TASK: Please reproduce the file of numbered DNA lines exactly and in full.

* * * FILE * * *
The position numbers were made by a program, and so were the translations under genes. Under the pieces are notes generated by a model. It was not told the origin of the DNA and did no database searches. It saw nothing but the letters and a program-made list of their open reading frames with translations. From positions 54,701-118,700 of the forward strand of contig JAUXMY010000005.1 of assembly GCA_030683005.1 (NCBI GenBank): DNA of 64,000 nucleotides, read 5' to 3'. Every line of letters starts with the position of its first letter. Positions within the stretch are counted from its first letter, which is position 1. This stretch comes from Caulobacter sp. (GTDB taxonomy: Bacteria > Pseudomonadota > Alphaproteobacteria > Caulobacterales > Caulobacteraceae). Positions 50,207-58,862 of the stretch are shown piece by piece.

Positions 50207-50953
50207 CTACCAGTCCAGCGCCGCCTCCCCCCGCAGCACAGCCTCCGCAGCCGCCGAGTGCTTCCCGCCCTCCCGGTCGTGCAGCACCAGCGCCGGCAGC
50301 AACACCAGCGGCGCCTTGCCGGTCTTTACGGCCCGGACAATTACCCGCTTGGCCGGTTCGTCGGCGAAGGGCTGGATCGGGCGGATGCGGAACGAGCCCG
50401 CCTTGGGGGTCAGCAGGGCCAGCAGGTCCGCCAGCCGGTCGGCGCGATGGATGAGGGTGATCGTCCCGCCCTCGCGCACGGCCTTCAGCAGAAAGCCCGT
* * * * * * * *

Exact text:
The position numbers were made by a program, and so were the translations under genes. Under the pieces are notes generated by a model. It was not told the origin of the DNA and did no database searches. It saw nothing but the letters and a program-made list of their open reading frames with translations. From positions 54,701-118,700 of the forward strand of contig JAUXMY010000005.1 of assembly GCA_030683005.1 (NCBI GenBank): DNA of 64,000 nucleotides, read 5' to 3'. Every line of letters starts with the position of its first letter. Positions within the stretch are counted from its first letter, which is position 1. This stretch comes from Caulobacter sp. (GTDB taxonomy: Bacteria > Pseudomonadota > Alphaproteobacteria > Caulobacterales > Caulobacteraceae). Positions 50,207-58,862 of the stretch are shown piece by piece.

Positions 50207-50953
50207 CTACCAGTCCAGCGCCGCCTCCCCCCGCAGCACAGCCTCCGCAGCCGCCGAGTGCTTCCCGCCCTCCCGGTCGTGCAGCACCAGCGCCGGCAGC
50301 AACACCAGCGGCGCCTTGCCGGTCTTTACGGCCCGGACAATTACCCGCTTGGCCGGTTCGTCGGCGAAGGGCTGGATCGGGCGGATGCGGAACGAGCCCG
50401 CCTTGGGGGTCAGCAGGGCCAGCAGGTCCGCCAGCCGGTCGGCGCGATGGATGAGGGTGATCGTCCCGCCCTCGCGCACGGCCTTCAGCAGAAAGCCCGT